Basic Router Configuration

One of the things you do first when setting up a Cisco router in lab environments and production environments is basic router configuration. By having a good understanding of basic router configuration you will have the essential building blocks and be able to apply additional knowledge upon router configuration. This tutorial is assuming that  you are in a lab environment, additional security measures for production environments are recommended and are not discussed in this tutorial. Also this tutorial is assuming a terminal emulator session is on and ready. (Hyper-Terminal, Putty, etc) .

 The first thing you should always do when first configuring a router is erase the startup configuration. This assures us that anything that might have been saved or loaded is gone and won’t affect are configurations. First make sure you are in privileged EXEC mode on the router by typing enable:


The # symbol tells us that we are in privileged EXEC mode.

Then in privileged EXEC mode issue the command erase startup-config. The router will give you a warning and tell you to that you are about to erase the NVRAM hit enter. If you are prompted to save changes type no (If you typed yes than it will save the running-config to the startup-config and that defeats the purpose of erasing the startup-config file.)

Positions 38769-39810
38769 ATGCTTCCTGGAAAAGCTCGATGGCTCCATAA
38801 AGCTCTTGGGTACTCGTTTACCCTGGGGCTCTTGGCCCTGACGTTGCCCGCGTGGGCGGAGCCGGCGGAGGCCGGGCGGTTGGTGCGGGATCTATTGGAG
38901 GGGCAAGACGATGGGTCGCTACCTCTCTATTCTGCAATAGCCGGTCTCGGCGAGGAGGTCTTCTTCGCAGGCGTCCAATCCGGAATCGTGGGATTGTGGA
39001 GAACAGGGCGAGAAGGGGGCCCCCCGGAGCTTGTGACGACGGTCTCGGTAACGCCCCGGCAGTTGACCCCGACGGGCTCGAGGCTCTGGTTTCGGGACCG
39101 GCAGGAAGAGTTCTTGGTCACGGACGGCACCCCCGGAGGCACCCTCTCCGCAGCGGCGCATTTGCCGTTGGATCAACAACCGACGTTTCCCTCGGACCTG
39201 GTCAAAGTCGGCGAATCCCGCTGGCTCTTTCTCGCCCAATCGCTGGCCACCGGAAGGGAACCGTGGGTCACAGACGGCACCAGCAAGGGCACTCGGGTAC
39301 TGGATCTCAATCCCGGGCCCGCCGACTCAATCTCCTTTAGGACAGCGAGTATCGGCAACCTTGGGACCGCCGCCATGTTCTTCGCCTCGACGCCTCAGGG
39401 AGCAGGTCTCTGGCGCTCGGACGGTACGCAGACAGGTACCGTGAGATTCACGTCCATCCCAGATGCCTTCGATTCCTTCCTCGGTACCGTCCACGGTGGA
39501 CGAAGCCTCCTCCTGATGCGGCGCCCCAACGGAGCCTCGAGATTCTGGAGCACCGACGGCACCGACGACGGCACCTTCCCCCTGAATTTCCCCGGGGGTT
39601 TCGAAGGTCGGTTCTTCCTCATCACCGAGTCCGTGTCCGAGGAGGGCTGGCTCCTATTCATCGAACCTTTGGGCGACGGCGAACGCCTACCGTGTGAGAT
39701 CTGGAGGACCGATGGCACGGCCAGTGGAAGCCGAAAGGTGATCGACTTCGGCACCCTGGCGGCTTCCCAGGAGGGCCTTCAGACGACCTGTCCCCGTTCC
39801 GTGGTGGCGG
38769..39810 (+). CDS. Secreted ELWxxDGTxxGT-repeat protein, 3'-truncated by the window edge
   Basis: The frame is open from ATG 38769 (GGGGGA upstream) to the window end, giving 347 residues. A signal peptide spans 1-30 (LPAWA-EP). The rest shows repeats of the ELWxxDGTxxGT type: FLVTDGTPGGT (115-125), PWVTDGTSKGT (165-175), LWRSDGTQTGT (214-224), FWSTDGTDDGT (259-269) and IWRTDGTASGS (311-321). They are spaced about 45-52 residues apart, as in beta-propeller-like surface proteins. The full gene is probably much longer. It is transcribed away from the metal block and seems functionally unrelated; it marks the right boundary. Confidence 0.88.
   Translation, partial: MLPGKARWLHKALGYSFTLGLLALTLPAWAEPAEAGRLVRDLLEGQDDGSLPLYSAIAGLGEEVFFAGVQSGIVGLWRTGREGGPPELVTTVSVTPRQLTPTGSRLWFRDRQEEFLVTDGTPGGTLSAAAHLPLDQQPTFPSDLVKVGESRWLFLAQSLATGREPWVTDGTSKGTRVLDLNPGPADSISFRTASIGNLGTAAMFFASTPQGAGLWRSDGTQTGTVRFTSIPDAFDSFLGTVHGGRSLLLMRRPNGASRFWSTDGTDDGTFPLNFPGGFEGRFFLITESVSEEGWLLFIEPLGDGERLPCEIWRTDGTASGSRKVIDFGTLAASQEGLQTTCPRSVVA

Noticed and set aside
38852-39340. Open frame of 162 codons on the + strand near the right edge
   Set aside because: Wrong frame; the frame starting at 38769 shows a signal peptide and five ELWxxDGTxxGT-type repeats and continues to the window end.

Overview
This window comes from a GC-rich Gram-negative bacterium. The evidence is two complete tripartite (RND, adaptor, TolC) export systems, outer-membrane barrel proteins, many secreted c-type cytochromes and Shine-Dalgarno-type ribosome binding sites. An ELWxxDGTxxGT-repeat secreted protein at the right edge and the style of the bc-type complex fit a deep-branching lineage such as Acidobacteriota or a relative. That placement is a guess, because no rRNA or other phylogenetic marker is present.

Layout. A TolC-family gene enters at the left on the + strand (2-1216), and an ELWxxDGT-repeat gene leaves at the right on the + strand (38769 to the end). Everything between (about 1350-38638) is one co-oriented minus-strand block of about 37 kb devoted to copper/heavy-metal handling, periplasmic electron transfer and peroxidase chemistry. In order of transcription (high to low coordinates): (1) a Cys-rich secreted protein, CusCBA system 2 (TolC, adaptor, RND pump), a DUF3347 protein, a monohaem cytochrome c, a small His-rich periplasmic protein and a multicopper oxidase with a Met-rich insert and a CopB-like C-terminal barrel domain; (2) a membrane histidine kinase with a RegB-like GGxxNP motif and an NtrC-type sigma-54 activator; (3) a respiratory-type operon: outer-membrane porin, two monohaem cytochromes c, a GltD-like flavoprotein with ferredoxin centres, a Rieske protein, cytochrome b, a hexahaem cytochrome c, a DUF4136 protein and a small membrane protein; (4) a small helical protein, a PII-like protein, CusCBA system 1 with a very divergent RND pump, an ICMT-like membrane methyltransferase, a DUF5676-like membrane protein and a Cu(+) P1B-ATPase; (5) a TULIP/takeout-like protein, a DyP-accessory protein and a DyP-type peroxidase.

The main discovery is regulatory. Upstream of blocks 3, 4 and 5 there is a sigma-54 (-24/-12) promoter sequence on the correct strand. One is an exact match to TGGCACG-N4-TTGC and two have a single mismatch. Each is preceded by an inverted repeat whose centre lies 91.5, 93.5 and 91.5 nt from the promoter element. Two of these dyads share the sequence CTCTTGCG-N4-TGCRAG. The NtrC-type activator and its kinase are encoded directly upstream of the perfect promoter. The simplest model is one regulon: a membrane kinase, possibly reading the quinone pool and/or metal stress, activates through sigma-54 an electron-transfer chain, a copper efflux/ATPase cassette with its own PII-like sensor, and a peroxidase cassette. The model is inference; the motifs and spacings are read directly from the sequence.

Router#erase startup-config
Erasing the nvram filesystem will remove all files! Continue? [confirm]
Erase of nvram: complete

When the prompt returns to Router# issue the reload command. If prompted to save changes type no and hit enter. The router will now reload and be ready to configure. When the router finishes loading make sure you type no for the auto-install.

Would you like to enter the initial configuration dialog? [yes/no]: no
Would you like to terminate autoinstall? [yes]:
Press Enter to accept default.
Press RETURN to get started!

Enter privileged EXEC mode then type configure terminal:

Router#configure terminal
Enter configuration commands, one per line. End with CNTL/Z.

To configure the router name enter the hostname command followed by the name or letters you want the router to be called (for this example I picked R1):

Router(config)#hostname R1

Disable DNS Lookup with the no ip domain-lookup command:

R1(config)#no ip domain-lookup

Configure an EXEC mode password, by using the enable secret [password] The word secret provides better security by storing the password in a non-reversible cryptographic function in MD5 hash. (For this example the password we will be allknowing)

R1(config)#enable secret allknowing

Configure the message-of-the-day banner using the command banner motd. You can use any message, but make it aware that only authorized personal can enter the router. (For this example I typed this up)

R1(config)#banner motd
Enter TEXT message. End with the character '&'.

Configure the console password on the router (Make sure you are still in privileged EXEC mode) and type line console 0 for the password. It’s encouraged to use a different password than the enable secret (for this example I’ll use knowingall) type login to allow password checking. This password will be placed at the console line.

R1(config)#line console 0
R1(config-line)#password knowingall